Re: sb 468 (Padilla) sbs education -support

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The Honorable Sam Aanestad

State Capitol, Room 2054

Sacramento, CA 95814

Fax: (916) 445-7750 DATE, 2007

Dear Senator Aanestad:
Re: SB 468 (Padilla) SBS Education -SUPPORT
I am writing to request your support for Senator Padilla and Assemblywoman Ma’s SB 468, a bill to reduce the prevalence of shaken baby syndrome in California. The bad news is that California hospitals currently treat about 150 shaken babies every year, at an average cost of around $300,000 per child, most of whom will never again lead normal lives. The good news is that prevention methods exist which can cut the number of victims in half. In fact, they are currently being implemented in many states across the country. In California, it is time to save more lives by expanding access to SBS prevention education.
[Summary of your reason for involvement and why your beliefs or experiences lead you to support SB 468. Mention the city or county you live or work in if it is in the Senator's district]
Shaken baby syndrome is the name given to a set of injuries that result from a young child being shaken violently. In a typical scenario, the infant’s caretaker becomes exasperated at the child’s ongoing crying, and shakes the child by the arms or body. As the child’s head whips back and forth, their brain is severely damaged. This is often accompanied by injury to the retina, which may cause blindness, and sometimes by certain broken bones or bruising. In 30% of diagnosed cases, the child dies; among the survivors, 60-75% live with permanent mental and physical handicaps. Most victims are within their first two years of life.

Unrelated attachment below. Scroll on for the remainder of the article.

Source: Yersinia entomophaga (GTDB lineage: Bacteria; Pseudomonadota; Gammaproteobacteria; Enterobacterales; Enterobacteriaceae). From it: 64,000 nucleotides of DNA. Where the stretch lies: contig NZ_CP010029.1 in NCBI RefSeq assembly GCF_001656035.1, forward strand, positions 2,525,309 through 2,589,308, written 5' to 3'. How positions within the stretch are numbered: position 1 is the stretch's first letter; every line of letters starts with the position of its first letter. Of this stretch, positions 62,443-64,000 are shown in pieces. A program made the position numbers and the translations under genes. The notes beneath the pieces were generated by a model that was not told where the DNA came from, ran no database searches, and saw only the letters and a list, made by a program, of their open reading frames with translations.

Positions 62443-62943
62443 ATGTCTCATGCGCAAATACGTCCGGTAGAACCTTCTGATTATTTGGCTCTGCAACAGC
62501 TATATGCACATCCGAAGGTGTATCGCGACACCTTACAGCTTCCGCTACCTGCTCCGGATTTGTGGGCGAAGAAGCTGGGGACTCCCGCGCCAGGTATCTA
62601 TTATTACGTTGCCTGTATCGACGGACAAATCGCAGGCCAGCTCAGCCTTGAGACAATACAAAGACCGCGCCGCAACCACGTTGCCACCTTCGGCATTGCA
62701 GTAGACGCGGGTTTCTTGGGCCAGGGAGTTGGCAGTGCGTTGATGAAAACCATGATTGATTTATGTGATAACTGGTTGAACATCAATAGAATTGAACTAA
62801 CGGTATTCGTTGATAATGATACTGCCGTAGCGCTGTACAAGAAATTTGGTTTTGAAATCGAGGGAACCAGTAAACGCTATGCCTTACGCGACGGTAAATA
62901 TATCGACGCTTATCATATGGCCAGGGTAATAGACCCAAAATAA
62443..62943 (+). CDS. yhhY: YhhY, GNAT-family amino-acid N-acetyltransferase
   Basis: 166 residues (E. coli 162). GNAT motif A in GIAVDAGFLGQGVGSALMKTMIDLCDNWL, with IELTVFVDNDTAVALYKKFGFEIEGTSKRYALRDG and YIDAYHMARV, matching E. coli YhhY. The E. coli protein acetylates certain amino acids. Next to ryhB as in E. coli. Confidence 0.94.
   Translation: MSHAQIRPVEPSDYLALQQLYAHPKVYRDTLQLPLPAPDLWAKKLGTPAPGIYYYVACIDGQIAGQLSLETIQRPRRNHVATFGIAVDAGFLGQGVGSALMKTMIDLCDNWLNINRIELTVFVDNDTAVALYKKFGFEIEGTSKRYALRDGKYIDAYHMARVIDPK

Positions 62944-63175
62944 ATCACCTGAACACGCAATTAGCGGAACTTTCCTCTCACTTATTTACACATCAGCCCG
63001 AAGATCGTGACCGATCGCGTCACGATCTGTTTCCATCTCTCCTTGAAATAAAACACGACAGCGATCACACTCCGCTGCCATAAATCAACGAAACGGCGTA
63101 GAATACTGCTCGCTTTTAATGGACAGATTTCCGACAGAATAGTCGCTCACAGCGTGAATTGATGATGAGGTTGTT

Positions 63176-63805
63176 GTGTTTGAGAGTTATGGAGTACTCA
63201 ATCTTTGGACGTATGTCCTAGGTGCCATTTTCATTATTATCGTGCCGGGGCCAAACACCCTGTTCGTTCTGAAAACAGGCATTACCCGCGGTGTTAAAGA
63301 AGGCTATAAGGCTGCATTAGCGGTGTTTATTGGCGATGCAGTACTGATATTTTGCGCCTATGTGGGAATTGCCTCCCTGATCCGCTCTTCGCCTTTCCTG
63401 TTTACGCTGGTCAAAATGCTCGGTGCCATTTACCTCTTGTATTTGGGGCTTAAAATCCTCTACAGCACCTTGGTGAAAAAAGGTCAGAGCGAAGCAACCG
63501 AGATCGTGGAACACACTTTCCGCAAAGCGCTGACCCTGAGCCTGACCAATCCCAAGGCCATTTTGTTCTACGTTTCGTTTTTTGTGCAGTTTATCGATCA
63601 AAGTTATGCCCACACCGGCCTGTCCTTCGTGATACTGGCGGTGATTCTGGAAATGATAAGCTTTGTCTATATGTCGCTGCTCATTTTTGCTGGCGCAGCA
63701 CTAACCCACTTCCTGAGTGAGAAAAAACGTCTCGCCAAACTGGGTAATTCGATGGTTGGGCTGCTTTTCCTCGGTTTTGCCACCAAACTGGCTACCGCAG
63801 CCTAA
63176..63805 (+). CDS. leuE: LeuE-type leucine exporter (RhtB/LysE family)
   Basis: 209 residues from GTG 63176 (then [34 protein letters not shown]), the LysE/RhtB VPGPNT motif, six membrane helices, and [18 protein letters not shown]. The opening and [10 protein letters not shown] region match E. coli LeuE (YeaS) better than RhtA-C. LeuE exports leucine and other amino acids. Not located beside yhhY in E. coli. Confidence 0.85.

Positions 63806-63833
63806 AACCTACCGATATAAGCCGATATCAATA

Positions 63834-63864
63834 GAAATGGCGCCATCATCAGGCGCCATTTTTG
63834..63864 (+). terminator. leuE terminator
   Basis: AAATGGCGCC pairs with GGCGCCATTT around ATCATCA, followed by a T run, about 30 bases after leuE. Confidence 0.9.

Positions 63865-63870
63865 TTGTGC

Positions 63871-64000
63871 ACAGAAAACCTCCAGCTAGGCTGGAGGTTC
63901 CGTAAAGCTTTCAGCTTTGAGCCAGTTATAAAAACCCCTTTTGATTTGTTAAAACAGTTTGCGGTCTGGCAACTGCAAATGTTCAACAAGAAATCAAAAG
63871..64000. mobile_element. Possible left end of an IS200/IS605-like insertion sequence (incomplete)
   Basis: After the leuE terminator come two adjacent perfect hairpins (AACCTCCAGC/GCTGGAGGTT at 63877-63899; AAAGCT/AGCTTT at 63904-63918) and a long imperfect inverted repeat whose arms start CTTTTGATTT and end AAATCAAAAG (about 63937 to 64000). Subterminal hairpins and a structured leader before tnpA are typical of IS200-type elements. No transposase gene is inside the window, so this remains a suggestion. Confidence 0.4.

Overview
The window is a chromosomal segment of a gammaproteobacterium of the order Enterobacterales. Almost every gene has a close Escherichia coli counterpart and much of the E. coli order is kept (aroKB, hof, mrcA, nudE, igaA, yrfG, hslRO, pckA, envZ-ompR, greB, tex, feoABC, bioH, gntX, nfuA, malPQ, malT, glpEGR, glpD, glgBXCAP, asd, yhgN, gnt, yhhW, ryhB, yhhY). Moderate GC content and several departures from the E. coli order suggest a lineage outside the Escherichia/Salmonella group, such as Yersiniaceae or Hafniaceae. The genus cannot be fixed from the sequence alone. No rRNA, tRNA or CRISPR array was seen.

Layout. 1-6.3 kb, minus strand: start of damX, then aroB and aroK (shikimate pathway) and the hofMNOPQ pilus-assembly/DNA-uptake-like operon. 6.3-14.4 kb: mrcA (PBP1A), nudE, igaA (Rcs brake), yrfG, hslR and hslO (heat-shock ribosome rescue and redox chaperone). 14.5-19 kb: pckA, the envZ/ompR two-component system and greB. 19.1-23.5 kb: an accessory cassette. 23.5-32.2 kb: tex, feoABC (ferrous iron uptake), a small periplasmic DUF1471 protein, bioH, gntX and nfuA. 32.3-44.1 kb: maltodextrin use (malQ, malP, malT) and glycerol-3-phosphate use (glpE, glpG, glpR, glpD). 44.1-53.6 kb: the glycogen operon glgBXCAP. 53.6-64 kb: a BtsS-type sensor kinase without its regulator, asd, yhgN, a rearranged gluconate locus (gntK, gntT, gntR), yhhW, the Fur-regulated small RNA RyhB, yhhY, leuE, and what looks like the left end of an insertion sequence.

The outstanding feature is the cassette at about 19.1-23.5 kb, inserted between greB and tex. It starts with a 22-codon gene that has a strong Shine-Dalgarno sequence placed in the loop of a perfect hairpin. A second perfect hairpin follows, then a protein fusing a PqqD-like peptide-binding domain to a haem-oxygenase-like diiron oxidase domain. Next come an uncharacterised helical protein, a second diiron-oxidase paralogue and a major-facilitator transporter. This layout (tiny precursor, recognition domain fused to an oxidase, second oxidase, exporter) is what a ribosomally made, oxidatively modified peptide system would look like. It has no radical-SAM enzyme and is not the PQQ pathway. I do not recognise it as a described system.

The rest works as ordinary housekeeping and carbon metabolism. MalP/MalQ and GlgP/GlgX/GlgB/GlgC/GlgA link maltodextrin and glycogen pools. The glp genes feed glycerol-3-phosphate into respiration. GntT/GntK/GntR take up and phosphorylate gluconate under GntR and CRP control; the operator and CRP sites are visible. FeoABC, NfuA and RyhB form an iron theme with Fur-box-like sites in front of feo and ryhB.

In addition to causing numerous personal tragedies, shaken baby syndrome costs the state of California tens of millions of dollars every year. The vast majority of victims’ immediate and ongoing medical care is covered by MediCal or California Children’s Services; unfortunately, most victims become foster children after they are diagnosed, so the state assumes responsibility for all of their needs. Thus, preventing shaken baby syndrome is both compassionate and fiscally responsible.

The landmark shaken baby syndrome prevention project reduced SBS rates by 55% in 1998-2004. The success of this project, conducted in New York state, was reported in the medical journal Pediatrics. Since then, over a dozen other states have legislated support for similar projects. These programs work by showing new parents a video about shaken baby syndrome, providing pamphlets about how to deal with infant crying, and asking parents to sign a pledge, all before they leave the hospital. They have been supported by states from Florida to Washington and Minnesota to Texas and have been reducing harm to children across the country.

In our golden state, only a few communities have implemented SBS prevention in their hospitals so far. By expanding SBS education to reach more counties throughout the state, we can save lives and dollars for where they can be better spent. I respectfully urge you to support SBS prevention education and SB 468.



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